As the Scottish lockdown eased, racer Liam Moynihan was itching for some action – but there are still no events. So he decided to race himself. Which is faster, a bike or an ebike?
Lining up a Scott Genius E-Ride and a Scott Ransom, he dons a heart rate monitor and Go-Pro, and sets out to do some fairly controlled testing. Comparing times and heart rate over a series of tracks under the same weather conditions, he looks to see how the two bikes compare on the descents.
Here’s what he found:
I decided to do a little enduro style race between my normal Scott ransom non electric bike and my Scott genius e-ride.
The ebike has definite advantages in some places, being more planted and with the obvious benefit of a motor up to 25kmph.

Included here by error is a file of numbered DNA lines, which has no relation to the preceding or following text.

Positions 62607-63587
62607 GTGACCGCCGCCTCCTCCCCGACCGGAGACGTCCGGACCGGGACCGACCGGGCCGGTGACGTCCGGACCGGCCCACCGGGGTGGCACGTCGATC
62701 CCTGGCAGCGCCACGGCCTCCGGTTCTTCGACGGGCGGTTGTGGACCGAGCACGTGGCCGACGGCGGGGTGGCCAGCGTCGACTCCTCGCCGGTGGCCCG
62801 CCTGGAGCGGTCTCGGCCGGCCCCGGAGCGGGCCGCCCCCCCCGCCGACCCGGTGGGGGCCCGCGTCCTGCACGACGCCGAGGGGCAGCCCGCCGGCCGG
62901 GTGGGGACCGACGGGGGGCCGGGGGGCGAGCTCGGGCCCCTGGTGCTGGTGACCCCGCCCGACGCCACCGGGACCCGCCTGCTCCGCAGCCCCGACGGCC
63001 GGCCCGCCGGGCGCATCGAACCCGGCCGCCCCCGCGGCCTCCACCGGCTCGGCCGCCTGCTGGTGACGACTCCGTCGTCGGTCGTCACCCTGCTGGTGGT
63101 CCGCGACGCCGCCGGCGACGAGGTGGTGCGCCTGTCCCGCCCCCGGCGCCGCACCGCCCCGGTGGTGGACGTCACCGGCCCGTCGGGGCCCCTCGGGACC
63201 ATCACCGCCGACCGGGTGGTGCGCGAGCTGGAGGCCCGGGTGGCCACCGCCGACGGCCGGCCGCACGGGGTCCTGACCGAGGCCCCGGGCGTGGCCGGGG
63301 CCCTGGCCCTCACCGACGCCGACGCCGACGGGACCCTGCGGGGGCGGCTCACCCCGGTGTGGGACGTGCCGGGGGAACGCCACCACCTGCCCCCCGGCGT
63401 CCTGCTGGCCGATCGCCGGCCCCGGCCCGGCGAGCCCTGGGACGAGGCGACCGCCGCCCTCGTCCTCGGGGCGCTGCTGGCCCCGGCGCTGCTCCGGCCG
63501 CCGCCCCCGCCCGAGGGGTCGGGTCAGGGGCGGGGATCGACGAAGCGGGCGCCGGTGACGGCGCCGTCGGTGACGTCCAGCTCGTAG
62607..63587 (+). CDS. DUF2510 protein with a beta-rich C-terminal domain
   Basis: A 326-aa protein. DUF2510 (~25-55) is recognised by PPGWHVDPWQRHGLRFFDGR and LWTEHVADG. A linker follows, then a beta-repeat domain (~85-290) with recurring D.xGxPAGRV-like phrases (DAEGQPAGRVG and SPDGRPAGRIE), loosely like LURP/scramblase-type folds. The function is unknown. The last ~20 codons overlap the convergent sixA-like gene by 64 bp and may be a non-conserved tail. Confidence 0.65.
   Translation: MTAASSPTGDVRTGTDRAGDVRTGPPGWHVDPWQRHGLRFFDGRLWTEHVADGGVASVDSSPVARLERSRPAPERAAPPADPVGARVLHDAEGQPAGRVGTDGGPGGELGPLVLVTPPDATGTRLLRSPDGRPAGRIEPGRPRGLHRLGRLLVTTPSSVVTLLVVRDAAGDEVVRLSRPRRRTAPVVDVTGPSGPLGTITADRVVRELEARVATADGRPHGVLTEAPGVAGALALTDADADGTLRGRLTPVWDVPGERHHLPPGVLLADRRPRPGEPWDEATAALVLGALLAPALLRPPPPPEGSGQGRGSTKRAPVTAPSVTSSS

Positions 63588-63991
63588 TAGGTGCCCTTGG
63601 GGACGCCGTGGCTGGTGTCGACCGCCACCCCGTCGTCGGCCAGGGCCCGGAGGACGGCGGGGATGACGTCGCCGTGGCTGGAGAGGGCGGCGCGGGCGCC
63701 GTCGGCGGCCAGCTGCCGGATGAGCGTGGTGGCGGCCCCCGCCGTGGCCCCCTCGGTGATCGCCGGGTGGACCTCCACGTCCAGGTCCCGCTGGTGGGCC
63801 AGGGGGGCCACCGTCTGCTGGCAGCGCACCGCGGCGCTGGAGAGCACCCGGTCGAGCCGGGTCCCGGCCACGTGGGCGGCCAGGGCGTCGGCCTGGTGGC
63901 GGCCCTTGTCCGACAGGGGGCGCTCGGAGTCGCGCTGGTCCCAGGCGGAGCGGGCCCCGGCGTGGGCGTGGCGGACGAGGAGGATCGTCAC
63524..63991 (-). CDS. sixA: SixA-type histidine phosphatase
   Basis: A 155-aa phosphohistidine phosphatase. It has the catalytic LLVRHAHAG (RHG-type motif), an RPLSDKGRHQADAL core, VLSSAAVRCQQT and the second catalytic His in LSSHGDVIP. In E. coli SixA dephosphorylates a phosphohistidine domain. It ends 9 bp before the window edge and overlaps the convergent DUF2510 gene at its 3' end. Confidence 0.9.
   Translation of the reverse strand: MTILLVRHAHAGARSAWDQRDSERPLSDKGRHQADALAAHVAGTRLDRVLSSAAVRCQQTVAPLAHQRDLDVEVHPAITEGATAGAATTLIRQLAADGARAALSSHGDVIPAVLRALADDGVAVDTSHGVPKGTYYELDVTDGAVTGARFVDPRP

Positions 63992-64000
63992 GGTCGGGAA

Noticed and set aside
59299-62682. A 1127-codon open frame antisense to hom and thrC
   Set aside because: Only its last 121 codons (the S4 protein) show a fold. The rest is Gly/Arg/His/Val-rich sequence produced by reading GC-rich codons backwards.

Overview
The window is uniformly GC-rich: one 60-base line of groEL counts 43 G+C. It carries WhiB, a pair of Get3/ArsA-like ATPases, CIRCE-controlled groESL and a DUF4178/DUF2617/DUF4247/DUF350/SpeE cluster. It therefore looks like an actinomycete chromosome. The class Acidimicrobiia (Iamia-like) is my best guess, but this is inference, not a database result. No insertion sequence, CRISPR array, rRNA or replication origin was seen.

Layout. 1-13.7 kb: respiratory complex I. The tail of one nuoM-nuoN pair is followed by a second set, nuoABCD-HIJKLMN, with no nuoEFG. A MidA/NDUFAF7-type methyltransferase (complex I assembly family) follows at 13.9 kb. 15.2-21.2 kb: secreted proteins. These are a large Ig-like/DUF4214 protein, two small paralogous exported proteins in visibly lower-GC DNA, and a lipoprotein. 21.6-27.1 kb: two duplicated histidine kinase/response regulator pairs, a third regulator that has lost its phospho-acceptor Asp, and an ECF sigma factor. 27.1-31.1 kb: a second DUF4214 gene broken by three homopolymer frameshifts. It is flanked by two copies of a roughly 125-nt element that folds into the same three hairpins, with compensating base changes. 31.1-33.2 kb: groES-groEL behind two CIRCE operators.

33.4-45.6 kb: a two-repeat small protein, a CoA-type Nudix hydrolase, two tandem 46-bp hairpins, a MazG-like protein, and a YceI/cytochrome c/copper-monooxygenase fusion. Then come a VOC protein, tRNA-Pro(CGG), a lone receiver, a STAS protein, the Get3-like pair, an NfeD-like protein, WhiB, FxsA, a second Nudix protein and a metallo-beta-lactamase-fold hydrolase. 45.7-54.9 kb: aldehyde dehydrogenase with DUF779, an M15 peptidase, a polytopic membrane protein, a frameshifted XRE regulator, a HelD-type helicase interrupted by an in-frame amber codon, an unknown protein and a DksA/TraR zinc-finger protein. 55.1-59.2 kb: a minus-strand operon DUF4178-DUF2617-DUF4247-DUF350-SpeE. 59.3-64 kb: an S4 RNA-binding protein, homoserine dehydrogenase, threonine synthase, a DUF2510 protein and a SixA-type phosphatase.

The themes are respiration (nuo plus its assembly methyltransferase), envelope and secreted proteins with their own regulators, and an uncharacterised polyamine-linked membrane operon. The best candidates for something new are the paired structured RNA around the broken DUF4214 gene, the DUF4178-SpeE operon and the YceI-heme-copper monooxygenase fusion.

The Ransom is lighter and feels more nimble, easier to place and once the speeds are above 25kmph any sprinting will be better on the lighter bike!
Both bikes are size Large, with a similar setup. A few tweaks between the bikes to make each one it’s fastest.
Suspension ramps up more on the ebike as the added weight has a tendency to cause hard bottom outs.
When I looked into the heart rate data I found that it was higher for the normal bike, but this wasn’t indicative of effort on each given stage, more the climbing between stages as my heart rate started higher on each track on the Ransom. To me its obvious I’ll work harder climbing to the start on a non ebike, and the interest was on the given race track. What I should have done is have a starting heart rate on each bike – say 100bpm before I can go to give a fair comparison between bikes on the track itself!
Despite all his intentions, he’s happy to conclude that it’s all ‘beautifully meaningless’. But it’s fun to watch anyway – and his ride notes on how the ebike compares on the descents may well interest you.